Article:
## 12         Hungary                     4
## 13          Poland                     4
## 14        Bulgaria                     5
## 15         Romania                     5
## 16      Yugoslavia                     5
## 17         Denmark                     6
## 18         Finland                     6
## 19          Norway                     6
## 20          Sweden                     6
## 21         Belgium                     7
## 22          France                     7
## 23         Ireland                     7
## 24     Switzerland                     7
## 25              UK                     7
library(cluster)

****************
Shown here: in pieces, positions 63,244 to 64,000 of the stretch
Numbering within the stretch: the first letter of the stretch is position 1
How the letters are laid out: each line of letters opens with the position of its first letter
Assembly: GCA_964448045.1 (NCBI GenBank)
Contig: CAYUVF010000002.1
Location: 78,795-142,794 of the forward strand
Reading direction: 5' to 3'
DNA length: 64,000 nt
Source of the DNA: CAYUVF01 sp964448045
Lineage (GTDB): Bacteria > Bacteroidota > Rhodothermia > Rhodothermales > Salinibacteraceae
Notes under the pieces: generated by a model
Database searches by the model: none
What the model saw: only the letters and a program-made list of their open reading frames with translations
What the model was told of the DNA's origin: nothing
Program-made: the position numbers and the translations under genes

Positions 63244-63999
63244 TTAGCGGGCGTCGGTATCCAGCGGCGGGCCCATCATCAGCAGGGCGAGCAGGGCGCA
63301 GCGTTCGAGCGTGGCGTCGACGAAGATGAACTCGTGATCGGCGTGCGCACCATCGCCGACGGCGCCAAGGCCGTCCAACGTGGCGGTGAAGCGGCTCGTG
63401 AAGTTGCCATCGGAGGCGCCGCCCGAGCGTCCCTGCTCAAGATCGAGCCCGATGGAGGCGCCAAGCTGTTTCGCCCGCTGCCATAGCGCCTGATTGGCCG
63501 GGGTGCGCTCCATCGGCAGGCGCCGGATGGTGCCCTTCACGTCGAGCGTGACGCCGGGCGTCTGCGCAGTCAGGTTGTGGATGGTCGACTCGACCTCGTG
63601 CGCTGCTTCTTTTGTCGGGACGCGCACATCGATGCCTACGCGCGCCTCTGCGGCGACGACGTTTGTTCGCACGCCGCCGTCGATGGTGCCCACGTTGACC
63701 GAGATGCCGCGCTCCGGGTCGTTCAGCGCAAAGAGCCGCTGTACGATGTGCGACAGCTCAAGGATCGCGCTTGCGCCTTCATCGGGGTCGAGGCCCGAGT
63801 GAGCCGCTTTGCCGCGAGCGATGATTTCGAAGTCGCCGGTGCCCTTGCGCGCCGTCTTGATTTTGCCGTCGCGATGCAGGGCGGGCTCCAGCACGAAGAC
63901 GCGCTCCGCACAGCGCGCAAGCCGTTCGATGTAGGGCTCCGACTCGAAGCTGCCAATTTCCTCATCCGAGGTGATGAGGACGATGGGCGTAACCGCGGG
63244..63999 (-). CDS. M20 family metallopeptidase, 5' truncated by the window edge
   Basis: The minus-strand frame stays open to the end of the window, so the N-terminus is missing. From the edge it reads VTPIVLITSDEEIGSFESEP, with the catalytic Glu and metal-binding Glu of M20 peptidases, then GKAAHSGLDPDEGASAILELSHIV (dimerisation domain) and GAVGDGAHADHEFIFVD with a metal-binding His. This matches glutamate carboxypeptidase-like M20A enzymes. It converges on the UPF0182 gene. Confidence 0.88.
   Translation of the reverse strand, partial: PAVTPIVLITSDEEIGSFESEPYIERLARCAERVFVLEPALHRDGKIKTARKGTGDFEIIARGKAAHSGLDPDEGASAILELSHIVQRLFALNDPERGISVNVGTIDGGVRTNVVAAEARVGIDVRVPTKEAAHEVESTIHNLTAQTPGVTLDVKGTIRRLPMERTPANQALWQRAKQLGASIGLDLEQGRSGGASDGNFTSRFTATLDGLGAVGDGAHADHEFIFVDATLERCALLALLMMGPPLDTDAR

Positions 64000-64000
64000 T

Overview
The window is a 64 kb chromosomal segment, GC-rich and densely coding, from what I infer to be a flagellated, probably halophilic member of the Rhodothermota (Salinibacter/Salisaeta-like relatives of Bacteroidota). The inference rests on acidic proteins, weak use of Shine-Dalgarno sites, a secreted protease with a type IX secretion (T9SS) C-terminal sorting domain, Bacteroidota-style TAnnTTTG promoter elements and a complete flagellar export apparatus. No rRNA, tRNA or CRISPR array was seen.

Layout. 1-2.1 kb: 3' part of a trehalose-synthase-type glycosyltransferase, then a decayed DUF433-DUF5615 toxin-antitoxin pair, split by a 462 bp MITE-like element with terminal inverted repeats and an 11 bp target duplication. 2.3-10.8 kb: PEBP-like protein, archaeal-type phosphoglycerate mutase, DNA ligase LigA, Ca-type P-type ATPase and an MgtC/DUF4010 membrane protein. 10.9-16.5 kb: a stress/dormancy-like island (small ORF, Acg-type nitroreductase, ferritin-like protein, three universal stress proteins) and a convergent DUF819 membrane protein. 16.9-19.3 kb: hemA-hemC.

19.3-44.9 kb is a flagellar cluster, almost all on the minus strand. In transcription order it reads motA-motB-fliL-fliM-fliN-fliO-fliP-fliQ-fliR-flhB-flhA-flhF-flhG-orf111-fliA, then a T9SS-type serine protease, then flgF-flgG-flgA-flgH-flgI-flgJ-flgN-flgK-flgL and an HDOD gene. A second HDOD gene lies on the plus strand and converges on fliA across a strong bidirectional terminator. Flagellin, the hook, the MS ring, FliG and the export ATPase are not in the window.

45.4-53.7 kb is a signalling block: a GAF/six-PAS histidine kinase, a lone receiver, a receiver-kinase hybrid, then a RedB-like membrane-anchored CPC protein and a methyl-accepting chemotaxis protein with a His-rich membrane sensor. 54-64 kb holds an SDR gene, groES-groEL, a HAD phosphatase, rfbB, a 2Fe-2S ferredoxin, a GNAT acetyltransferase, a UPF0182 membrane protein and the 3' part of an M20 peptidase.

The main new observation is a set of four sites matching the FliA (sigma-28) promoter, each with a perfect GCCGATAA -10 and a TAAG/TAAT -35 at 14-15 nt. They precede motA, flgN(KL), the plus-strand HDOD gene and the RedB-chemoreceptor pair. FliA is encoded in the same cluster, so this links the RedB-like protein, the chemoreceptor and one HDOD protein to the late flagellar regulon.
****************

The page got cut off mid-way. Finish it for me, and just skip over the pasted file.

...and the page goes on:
clusplot(food[,-1], grpProtein$cluster, main='2D representation of the Cluster solution', color=TRUE, shade=TRUE, labels=2, lines=0) Alternatively we can implement a Hierarchical approach. We use the agnes function in the package cluster. Argument diss=FALSE indicates that we use the dissimilarity matrix that is being calculated from raw data. Argument metric=“euclidian” indicates that we use Euclidean distance. No standardization is used and the link function is the “average” linkage. foodagg=agnes(food,diss=FALSE,metric="euclidian") plot(foodagg, main='Dendrogram') ## dendrogram groups <- cutree(foodagg, k=4) # cut tree into 3 clusters rect.hclust(foodagg, k=4, border="red")  ### Study case II: Customer Segmentation Customer segmentation is as simple as it sounds: grouping customers by their characteristics - and why would you want to do that? To better serve their needs! Our example is to do with e-mail marketing. We use the dataset from this link offers<-read.table('offers.csv', sep = ';', header=T) head(offers) ## OfferID Campaign Varietal MinimumQt Discount Origin ## 1 1 January Malbec 72 56 France ## 2 2 January Pinot Noir 72 17 France ## 3 3 February Espumante 144 32 Oregon ## 4 4 February Champagne 72 48 France ## 5 5 February Cabernet Sauvignon 144 44 New Zealand ## 6 6 March Prosecco 144 86 Chile ## PastPeak ## 1 FALSE ## 2 FALSE ## 3 TRUE ## 4 TRUE ## 5 TRUE ## 6 FALSE transactions<-read.table('transactions.csv', sep = ';', header=T) head(transactions) ## CustomerLastName OfferID ## 1 Smith 2 ## 2 Smith 24 ## 3 Johnson 17 ## 4 Johnson 24 ## 5 Johnson 26 ## 6 Williams 18 ##### Step 1: Organizing the information We have two data sets: one for the offers and the other for the transactions. First what we need to do is create a transaction matrix. That means, we need to put the offers we mailed out next to the transaction history of each customer. This is easily achieved with a pivot table. # Create transaction matrix (a pivot table like in Excel way!) library(reshape) pivot<-melt(transactions[1:2]) ## Using CustomerLastName as id variables pivot<-(cast(pivot,value~CustomerLastName,fill=0,fun.aggregate=function(x) length(x))) pivot<-cbind(offers,pivot[-1]) # write.csv(file="pivot.csv",pivot) # to save your data cluster.data<-pivot[,8:length(pivot)] cluster.data<-t(cluster.data) head(cluster.data) ## 1 2 3 4 5 6 7 8 9 10 11 12 13 14 15 16 17 18 19 20 21 22 23 24 25 ## Adams 0 0 0 0 0 0 0 0 0 0 0 0 0 0 0 0 0 1 0 0 0 0 0 0 0 ## Allen 0 0 0 0 0 0 0 0 1 0 0 0 0 0 0 0 0 0 0 0 0 0 0 0 0 ## Anderson 0 0 0 0 0 0 0 0 0 0 0 0 0 0 0 0 0 0 0 0 0 0 0 1 0 ## Bailey 0 0 0 0 0 0 1 0 0 0 0 0 0 0 0 0 0 0 0 0 0 0 0 0 0 ## Baker 0 0 0 0 0 0 1 0 0 1 0 0 0 0 0 0 0 0 1 0 0 0 0 0 0 ## Barnes 0 0 0 0 0 0 0 0 0 1 0 0 0 0 0 0 0 0 0 0 1 1 0 0 0 ## 26 27 28 29 30 31 32 ## Adams 0 0 0 1 1 0 0 ## Allen 0 1 0 0 0 0 0 ## Anderson 1 0 0 0 0 0 0 ## Bailey 0 0 0 0 1 0 0 ## Baker 0 0 0 0 0 1 0 ## Barnes 0 0 0 0 0 1 0 In the clustering data set, rows represents costumers and columns are different wine brands/types. ##### Step 2: Distances and Clusters We will use $$k = 4$$ indicating that we will use 4 clusters. This is somewhat arbitrary, but the number you pick should be representative of the number of segments you can handle as a business. So 100 segments does not make sense for an e-mail marketing campaign. We need to calculate how far away each customer is from the cluster’s mean. To do this we could use many distances/dissimilarity index, one of which is the Gower dissimilarity. library(cluster) D=daisy(cluster.data, metric='gower') ## Warning: binary variable(s) 1, 2, 3, 4, 5, 6, 7, 8, 9, 10, 11, 12, 13, 14, ## 15, 16, 17, 18, 19, 20, 21, 22, 23, 24, 25, 26, 27, 28, 29, 30, 31, 32 ## treated as interval scaled After the creation of a distance matrix, we implement a Ward’s hierarchical clustering procedure: H.fit <- hclust(D, method="ward") ## The "ward" method has been renamed to "ward.D"; note new "ward.D2" plot(H.fit) # display dendrogram groups <- cutree(H.fit, k=4) # cut tree into 4 clusters # draw dendogram with red borders around the 4 clusters rect.hclust(H.fit, k=4, border="red")  # 2D representation of the Segmentation: clusplot(cluster.data, groups, color=TRUE, shade=TRUE, labels=2, lines=0, main= 'Customer segments') Top get the top deals we will have to do a little bit of data manipulation. First we need to combine our clusters and transactions. Notably the lengths of the ‘tables’ holding transactions and clusters are different. So we need a way to merge the data . so we use the merge() function and give our columns sensible names: # Merge Data cluster.deals<-merge(transactions[1:2],groups,by.x = "CustomerLastName", by.y = "row.names") colnames(cluster.deals)<-c("Name","Offer","Cluster") head(cluster.deals) ## Name Offer Cluster ## 1 Adams 18 1 ## 2 Adams 29 1 ## 3 Adams 30 1 ## 4 Allen 9 2 ## 5 Allen 27 2 ## 6 Anderson 24 3 We then want to repeat the pivoting process to get Offers in rows and clusters in columns counting the total number of transactions for each cluster. Once we have our pivot table we will merge it with the offers data table like we did before: # Get top deals by cluster cluster.pivot<-melt(cluster.deals,id=c("Offer","Cluster")) cluster.pivot<-cast(cluster.pivot,Offer~Cluster,fun.aggregate=length) cluster.topDeals<-cbind(offers,cluster.pivot[-1]) head(cluster.topDeals) ## OfferID Campaign Varietal MinimumQt Discount Origin ## 1 1 January Malbec 72 56 France ## 2 2 January Pinot Noir 72 17 France ## 3 3 February Espumante 144 32 Oregon ## 4 4 February Champagne 72 48 France ## 5 5 February Cabernet Sauvignon 144 44 New Zealand ## 6 6 March Prosecco 144 86 Chile ## PastPeak 1 2 3 4 ## 1 FALSE 0 8 2 0 ## 2 FALSE 0 3 7 0 ## 3 TRUE 1 2 0 3 ## 4 TRUE 0 8 0 4 ## 5 TRUE 0 4 0 0 ## 6 FALSE 1 5 0 6 #### And finally we can export the data in excel format with the command: #### write.csv(file="topdeals.csv",cluster.topDeals,row.names=F) ### Study case III: Social Network Clustering Analysis For this analysis, we will be using a dataset representing a random sample of 30.000 U.S. high school students who had profiles on a well-known Social Network in from 2006 to 2009. From the top 500 words appearing across all pages, 36 words were chosen to represent five categories of interests, namely extracurricular activities, fashion, religion, romance, and antisocial behavior. The 36 words include terms such as football, sexy, kissed, bible, shopping, death, and drugs. The final dataset indicates, for each person, how many times each word appeared in the person’s SNS profile. teens <- read.csv("snsdata.csv") head(teens,3) ## gradyear gender age friends basketball football soccer softball ## 1 2006 M 18.98 7 0 0 0 0 ## 2 2006 F 18.80 0 0 1 0 0 ## 3 2006 M 18.34 69 0 1 0 0 ## volleyball swimming cheerleading baseball tennis sports cute sex sexy ## 1 0 0 0 0 0 0 0 0 0 ## 2 0 0 0 0 0 0 1 0 0 ## 3 0 0 0 0 0 0 0 0 0 ## hot kissed dance band marching music rock god church jesus bible hair ## 1 0 0 1 0 0 0 0 0 0 0 0 0 ## 2 0 0 0 0 0 2 2 1 0 0 0 6 ## 3 0 0 0 2 0 1 0 0 0 0 0 0 ## dress blonde mall shopping clothes hollister abercrombie die death drunk ## 1 0 0 0 0 0 0 0 0 0 0 ## 2 4 0 1 0 0 0 0 0 0 0 ## 3 0 0 0 0 0 0 0 0 1 0 ## drugs ## 1 0 ## 2 0 ## 3 0 dim(teens) ## [1] 30000 40 Let’s also take a quick look at the specifics of the data. The first several lines of the str() output are as follows: str(teens) ## 'data.frame': 30000 obs. of 40 variables: ##$ gradyear    : int  2006 2006 2006 2006 2006 2006 2006 2006 2006 2006 ...